18 February 2017

Can Tanzania emulate Ghana's nutrition achievements? Don't bet against it

Small businesses need support to lower the price of nutritious foods
I was in Tanzania this week to work with our Country Representative, Enock Musinguzi and the rest of the terrific GAIN Team.  We spent a few days talking to the government and its development partners on the country’s nutrition needs and how GAIN’s next generation of projects could help advance agreed priorities. 

It has been about 18 months since I was last in Tanzania and in that time the country’s road map to improved nutrition, the National Multisectoral Nutrition Action Plan (NMNAP—which I can’t find on the net) has been published (October 2016).  

It is an impressive document: compelling in making the case for nutrition, clear about where it wants to get (yes the targets are smart—e.g. 28% stunting by 2021), comprehensive in how it is going to get there, who is going to pay for what, and all evidence based. 

But it is more than a document--all the development partners I met talked about how important a framing it was for their own action.  So it really feels like it is a roadmap for all stakeholders.  My main worry is about priorities—when there is so much to do, where to start?  And there is no study that helps to explain which determinants of undernutrition have, say, driven down stunting rates in the past 6-7 years.  At a pragmatic level we have to act and go where the political energy and the capacity to deliver are, although it would be good to have the confidence of knowing that we were helping to relax a truly binding constraint to improved nutrition. 

Other reflections:

Large scale fortification fatigue has set in, but the fatigue must be shrugged off.  I don’t think one of the development partners we spoke to (with the exception of MI and HKI) were enthusiastic about this.  I found this amazing in a context where effective coverage rates are much lower than anticipated (see the 2015 FACT survey, for example even universal salt iodisation is only at 69% effective coverage levels) and where children and women’s anemia is actually increasing.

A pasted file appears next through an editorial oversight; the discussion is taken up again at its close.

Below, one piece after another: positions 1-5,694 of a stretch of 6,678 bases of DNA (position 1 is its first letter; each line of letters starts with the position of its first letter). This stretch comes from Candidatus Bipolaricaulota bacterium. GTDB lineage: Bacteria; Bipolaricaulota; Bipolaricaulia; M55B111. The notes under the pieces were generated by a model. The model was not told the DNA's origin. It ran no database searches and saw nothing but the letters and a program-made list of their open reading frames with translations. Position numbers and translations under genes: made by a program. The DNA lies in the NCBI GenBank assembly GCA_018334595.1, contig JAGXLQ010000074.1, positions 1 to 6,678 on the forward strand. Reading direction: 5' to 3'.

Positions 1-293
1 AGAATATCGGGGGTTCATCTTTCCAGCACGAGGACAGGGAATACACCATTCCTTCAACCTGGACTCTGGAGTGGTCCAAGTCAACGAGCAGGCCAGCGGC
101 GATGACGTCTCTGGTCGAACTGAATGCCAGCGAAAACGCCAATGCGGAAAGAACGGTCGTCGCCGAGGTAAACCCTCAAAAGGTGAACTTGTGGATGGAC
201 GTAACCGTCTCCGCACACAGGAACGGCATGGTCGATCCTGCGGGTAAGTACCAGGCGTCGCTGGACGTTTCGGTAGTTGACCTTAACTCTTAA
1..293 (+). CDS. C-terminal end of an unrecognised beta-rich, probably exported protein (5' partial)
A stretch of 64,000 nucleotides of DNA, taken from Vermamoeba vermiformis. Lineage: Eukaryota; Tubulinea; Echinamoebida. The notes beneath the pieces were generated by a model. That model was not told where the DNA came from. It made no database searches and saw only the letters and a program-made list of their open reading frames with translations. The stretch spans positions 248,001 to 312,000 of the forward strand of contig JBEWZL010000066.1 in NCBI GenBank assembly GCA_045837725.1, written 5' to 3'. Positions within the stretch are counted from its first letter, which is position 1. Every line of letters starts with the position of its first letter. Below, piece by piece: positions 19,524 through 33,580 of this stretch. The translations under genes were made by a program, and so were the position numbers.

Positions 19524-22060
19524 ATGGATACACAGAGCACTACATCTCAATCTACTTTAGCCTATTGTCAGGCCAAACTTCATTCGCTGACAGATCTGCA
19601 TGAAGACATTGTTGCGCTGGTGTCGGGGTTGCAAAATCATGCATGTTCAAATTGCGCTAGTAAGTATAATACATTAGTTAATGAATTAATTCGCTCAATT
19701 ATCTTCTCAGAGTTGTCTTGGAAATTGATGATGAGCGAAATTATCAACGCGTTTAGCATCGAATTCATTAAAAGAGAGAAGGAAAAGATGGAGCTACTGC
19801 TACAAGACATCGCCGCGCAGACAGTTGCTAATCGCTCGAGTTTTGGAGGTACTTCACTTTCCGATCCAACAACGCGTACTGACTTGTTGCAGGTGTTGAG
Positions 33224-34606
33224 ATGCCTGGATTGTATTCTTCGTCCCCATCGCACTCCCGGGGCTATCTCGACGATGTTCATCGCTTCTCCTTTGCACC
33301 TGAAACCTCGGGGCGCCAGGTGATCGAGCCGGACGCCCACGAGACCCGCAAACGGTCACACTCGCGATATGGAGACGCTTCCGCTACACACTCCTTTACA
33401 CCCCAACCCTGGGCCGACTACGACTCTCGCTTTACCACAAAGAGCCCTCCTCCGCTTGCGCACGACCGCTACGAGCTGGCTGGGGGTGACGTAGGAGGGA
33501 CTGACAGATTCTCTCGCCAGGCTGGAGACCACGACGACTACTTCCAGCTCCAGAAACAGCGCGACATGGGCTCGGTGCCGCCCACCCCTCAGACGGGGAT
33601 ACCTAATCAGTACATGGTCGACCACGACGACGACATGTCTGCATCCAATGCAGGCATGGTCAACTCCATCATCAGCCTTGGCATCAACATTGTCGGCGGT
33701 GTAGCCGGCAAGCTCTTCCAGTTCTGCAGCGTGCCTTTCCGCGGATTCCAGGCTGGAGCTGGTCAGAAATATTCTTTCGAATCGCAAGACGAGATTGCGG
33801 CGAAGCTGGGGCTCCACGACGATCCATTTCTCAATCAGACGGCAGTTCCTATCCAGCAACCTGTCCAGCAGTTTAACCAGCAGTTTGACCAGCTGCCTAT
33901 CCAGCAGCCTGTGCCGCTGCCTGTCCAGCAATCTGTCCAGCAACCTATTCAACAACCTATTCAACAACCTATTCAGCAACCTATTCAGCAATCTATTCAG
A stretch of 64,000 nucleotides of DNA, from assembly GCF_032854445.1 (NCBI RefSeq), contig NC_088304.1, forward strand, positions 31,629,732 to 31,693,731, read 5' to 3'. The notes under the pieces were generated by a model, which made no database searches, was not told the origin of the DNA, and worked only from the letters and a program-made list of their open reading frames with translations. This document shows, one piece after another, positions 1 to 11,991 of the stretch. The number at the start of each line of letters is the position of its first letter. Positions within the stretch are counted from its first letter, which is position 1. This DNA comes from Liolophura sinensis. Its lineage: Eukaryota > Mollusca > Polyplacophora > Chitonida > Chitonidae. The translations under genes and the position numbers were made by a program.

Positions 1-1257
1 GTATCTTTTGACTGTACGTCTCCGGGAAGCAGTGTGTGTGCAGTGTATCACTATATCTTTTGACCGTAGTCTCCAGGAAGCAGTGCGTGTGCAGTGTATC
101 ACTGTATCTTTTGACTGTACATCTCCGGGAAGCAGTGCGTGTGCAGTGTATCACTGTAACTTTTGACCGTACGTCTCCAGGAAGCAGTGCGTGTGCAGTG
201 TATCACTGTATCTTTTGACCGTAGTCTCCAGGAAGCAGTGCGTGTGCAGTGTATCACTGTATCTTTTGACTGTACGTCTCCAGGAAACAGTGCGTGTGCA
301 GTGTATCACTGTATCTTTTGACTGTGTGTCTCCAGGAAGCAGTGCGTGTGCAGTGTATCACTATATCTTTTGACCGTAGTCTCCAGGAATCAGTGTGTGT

Diet related non-communicable disease is being talked about.  Adult overweight and obesity together stand at about 26% and the numbers are rising.  The risk is that treatment for the related diseases such as type 2 diabetes, hypertension and heart disease will divert health system resources away from efforts to reduce undernutrition.  The government has featured NCD reduction in its nutrition plan and clearly some donors are beginning to wonder what they can do to make a contribution (answer: make safe and nutritious foods more affordable, keep promoting exclusive breastfeeding, and work to influence the diet and nutrition choices of adolescents, wherever they are found). They must keep working on this. 

There is an increasing recognition of what businesses can contribute to the national nutrition plan.  Mr. Obey Assery, the key driver of nutrition in the Prime Minister’s Office, has stressed this and the NMNAP counts on businesses for 10% of its budget.  But nutrition development partners are only now beginning to look for ways to engage with businesses.  After brainstorming with each of them for 30 minutes or so, together we can usually identify opportunities within value chains, or in workplace policies, or in behaviour change/demand creation for healthy foods, or in building the capacity of small and medium enterprises to comply with food and nutrition legislation.

Multistakeholder working is strong.  One example was the monthly meeting of development partners for nutrition, to which I was invited to. I was enthused by the energy and commitment of those who support the government in its nutrition plans. It is great for knowledge sharing and action coordination. Moving forward, it would be good to draw in more business knowledge and action through the SUN Business Network to complete the multisectoral loop that the NMNAP champions.

Tanzania clearly wants to be the “next Ghana” a country that halved stunting rates to 19% within a 10 year period. 

After having witnessed the leadership, energy and determination within the country right now, I wouldn’t bet against it happening.

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